Tuesday, August 23, 2016

5 Things You May Not Know About Pedestrian & Bicyclist Safety

Complete Streets

Engineers, city officials, and regular ordinary people who walk or bike to their destinations, are helping to spread awareness of the need for complete streets. Unlike traditional US roadways that were designed with only the needs of cars and trucks, complete streets consider all users in their design, including those on foot or bikes. Whether that involves completely new design or retrofitting existing streets with new features, responsive roads are key to safety. Here are some facts you may not know about pedestrian and bicyclist safety.

Improving Safety

1- Communities that encourage biking and walking are a high priority for the US Department of Transportation. These have been coined “livable communities,” and have the goal of providing safe transportation of all kinds to all its citizens.

2- FHWA has taken aggressive action to improve safety for bicyclists and pedestrians by providing free assistance to cities and states with the highest biker/walker fatality rates. Latest data on which areas are included can be seen on this map.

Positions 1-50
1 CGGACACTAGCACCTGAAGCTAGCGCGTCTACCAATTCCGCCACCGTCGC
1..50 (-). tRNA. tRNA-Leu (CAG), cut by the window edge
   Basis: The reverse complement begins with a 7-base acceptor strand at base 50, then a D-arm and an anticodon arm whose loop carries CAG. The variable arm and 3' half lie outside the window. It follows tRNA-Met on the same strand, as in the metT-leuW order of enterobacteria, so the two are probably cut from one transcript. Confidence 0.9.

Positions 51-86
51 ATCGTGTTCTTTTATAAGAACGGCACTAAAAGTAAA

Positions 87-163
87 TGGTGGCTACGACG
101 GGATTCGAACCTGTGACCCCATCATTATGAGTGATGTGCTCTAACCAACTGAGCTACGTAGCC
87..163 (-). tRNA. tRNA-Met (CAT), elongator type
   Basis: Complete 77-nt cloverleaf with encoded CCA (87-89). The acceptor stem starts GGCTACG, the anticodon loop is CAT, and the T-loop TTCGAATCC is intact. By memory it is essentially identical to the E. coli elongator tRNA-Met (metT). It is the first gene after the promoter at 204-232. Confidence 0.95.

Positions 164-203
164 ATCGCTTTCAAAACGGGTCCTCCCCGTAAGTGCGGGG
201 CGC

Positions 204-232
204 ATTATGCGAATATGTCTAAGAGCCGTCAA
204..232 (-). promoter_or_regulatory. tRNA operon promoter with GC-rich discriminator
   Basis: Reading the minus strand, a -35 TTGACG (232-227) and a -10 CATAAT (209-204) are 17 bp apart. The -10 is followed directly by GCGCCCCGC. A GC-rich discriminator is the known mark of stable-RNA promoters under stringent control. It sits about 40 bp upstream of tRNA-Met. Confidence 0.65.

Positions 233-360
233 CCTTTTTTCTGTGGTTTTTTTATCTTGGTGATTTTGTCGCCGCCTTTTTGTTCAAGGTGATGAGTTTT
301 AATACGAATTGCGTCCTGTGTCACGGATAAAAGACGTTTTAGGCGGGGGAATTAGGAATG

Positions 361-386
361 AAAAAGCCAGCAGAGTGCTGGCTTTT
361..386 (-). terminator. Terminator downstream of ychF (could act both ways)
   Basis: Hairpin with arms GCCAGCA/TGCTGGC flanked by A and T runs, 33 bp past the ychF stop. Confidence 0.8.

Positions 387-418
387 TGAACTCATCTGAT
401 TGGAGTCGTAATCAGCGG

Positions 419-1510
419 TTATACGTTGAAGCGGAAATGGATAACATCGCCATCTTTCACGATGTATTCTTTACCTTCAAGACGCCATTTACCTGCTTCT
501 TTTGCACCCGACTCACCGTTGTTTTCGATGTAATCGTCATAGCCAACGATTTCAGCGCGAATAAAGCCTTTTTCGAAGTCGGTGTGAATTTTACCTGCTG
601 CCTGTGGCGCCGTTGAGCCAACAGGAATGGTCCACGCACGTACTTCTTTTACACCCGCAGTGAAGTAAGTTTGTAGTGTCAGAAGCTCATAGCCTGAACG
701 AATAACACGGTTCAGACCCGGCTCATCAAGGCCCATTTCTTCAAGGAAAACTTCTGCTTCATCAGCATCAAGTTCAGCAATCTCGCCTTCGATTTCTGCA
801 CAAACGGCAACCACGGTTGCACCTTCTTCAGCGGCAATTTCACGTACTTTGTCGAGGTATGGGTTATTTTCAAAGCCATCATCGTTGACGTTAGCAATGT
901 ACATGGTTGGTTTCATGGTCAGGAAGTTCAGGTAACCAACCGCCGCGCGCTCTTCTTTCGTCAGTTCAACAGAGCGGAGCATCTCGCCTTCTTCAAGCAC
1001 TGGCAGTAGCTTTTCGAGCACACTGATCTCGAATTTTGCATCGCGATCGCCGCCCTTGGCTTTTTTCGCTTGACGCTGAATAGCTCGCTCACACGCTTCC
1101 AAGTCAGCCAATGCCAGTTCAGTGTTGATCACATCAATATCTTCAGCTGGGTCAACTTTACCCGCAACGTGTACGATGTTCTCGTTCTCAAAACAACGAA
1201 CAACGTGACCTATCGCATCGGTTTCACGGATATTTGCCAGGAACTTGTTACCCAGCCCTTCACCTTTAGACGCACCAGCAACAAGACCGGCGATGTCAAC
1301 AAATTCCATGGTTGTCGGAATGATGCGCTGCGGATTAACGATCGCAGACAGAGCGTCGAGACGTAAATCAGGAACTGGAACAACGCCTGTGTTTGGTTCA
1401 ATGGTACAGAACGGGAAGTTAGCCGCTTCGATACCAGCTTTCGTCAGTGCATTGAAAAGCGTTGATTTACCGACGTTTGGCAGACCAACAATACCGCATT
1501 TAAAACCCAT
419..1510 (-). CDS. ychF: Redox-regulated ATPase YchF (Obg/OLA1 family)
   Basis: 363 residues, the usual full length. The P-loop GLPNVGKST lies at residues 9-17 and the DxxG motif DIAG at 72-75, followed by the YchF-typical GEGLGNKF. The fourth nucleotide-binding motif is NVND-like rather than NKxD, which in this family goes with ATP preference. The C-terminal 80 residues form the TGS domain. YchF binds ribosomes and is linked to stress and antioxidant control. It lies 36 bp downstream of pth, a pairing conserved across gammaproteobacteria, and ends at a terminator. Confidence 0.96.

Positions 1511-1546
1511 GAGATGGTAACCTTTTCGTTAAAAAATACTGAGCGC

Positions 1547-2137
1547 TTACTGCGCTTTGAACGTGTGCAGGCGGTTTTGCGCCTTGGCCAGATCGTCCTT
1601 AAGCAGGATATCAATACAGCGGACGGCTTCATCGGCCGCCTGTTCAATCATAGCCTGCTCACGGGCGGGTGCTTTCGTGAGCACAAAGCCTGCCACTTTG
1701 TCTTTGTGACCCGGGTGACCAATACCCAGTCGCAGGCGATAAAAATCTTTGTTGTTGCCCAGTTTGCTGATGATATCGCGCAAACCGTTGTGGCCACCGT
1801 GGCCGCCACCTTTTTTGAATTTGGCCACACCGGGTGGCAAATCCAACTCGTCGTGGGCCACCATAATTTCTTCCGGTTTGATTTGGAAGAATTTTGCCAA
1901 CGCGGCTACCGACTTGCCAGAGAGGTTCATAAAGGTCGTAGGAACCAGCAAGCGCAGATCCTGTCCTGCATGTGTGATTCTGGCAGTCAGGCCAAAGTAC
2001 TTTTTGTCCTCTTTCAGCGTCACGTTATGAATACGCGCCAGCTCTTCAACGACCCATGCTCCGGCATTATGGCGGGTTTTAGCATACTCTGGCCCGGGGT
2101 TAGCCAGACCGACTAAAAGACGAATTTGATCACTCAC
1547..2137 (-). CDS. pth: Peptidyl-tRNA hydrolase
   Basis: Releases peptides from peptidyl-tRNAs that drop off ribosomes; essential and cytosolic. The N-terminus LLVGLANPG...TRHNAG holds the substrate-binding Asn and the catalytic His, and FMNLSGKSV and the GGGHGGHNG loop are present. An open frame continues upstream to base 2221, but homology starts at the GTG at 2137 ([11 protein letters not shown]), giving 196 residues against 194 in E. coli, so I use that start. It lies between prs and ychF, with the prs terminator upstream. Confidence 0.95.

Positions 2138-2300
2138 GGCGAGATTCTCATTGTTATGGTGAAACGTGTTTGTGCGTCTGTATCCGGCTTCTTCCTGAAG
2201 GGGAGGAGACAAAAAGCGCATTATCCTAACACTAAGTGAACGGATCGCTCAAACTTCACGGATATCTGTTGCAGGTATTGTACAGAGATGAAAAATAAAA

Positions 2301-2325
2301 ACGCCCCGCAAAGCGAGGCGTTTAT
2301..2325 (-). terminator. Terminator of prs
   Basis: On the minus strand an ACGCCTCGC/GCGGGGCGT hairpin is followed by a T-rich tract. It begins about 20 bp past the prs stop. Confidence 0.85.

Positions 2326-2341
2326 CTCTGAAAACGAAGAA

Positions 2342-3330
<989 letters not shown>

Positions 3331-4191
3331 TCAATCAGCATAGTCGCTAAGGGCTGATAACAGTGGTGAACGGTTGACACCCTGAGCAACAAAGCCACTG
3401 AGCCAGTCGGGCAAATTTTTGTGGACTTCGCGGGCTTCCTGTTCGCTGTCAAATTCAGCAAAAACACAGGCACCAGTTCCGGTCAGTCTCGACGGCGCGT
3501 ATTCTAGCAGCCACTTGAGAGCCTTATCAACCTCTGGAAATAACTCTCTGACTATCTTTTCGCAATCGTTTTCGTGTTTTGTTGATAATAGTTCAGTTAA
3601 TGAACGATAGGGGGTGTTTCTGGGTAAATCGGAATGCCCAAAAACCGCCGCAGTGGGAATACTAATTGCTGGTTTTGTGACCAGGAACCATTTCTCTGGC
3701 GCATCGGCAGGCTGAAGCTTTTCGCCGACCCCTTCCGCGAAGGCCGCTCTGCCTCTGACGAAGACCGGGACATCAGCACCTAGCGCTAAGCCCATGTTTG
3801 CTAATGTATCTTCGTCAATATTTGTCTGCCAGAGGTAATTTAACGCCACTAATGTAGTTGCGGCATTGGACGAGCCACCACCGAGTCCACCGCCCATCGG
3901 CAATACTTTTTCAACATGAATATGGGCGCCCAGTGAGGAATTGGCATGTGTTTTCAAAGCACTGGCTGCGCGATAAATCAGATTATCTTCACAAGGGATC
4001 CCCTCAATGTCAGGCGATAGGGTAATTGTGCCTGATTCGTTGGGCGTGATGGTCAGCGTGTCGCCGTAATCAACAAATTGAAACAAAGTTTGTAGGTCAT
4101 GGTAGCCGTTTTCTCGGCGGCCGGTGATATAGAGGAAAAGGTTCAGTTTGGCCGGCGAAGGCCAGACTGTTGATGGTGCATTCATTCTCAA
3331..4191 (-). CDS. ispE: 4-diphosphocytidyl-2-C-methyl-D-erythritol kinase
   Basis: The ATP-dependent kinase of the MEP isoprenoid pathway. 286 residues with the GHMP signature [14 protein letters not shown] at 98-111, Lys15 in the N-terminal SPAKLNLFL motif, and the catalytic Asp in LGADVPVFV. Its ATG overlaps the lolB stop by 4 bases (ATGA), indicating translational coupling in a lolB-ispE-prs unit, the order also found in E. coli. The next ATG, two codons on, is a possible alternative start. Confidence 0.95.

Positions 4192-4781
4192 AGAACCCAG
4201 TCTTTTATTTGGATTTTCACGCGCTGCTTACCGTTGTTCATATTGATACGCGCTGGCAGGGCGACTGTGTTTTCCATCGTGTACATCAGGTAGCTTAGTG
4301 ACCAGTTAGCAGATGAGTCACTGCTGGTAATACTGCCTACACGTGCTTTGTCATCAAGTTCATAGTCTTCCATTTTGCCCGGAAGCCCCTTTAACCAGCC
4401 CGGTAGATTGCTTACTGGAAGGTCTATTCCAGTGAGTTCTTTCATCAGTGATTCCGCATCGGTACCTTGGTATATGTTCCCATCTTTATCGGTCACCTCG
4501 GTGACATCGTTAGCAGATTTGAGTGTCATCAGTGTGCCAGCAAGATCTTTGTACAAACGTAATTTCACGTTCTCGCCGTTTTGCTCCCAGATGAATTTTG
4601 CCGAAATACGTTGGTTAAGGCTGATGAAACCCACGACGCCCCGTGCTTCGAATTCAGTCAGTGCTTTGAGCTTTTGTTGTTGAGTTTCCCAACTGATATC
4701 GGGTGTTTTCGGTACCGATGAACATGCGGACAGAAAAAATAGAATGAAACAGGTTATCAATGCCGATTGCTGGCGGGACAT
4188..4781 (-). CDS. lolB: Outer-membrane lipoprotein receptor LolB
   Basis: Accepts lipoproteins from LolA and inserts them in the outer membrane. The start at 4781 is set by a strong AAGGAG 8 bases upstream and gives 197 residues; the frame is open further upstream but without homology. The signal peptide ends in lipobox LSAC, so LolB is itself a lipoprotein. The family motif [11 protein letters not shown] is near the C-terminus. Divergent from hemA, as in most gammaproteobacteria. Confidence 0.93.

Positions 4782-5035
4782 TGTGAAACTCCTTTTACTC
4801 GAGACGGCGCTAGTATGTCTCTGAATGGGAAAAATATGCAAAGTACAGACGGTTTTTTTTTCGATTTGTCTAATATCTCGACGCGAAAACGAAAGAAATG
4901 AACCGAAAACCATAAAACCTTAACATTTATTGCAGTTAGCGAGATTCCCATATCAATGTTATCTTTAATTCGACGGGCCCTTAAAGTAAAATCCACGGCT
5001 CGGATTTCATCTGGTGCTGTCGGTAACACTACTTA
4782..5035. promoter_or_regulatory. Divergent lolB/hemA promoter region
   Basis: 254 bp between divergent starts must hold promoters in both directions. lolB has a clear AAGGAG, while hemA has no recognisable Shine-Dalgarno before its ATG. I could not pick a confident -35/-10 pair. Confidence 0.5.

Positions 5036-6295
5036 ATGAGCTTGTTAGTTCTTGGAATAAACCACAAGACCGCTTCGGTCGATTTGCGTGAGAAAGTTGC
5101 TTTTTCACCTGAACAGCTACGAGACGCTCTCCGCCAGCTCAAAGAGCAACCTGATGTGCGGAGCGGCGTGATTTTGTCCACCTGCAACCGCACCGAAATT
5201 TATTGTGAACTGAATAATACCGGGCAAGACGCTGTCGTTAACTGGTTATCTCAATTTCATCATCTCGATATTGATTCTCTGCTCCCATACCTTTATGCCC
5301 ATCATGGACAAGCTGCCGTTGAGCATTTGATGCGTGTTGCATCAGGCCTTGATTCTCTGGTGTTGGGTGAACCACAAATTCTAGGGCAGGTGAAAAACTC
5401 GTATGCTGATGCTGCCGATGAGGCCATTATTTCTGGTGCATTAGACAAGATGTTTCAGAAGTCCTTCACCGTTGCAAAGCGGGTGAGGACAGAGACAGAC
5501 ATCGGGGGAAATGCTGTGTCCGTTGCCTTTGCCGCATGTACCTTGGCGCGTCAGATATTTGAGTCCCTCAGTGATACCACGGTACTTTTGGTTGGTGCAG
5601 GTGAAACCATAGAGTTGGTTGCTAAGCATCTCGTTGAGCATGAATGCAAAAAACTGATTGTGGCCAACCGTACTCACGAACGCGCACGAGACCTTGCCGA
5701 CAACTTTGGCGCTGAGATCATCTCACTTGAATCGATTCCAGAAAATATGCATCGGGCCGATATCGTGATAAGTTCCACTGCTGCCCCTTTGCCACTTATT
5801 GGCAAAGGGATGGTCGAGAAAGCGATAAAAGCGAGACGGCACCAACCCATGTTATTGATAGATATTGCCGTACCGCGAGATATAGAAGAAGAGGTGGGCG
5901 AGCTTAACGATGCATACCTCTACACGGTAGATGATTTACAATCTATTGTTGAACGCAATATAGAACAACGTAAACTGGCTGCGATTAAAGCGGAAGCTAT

Key Statistics

3. Most bike crashes take place in urban areas, between 6-9 pm, and not at intersections. Most bicyclists that are killed or injured are male and the average age has slowly inched upward over a 10 year period from 39 to 44.

4. Dedicated bike lanes really do make a difference. One study in New York found that injury rates fell significantly on roads where protected bike lanes were installed. In San Jose, CA, protected bike lane curbing is used to physically diverts vehicles from bike lanes.

Shared Roads

5. Walking and biking are growing in popularity and are healthy for the body and the environment. However, since vehicles move so much faster than legs or bikes, pedestrians and cyclists are always at a disadvantage when sharing the road. Effective complete streets not only are responsive to the needs of all users but require effort from all as well. Safer streets certainly need better design such as walking or bike lanes and vehicle slowing measures such as speed humps, road narrowing, and speed display signs. However, most importantly, they need the care and concern of drivers, riders, and walkers to share the road with everyone who uses it.

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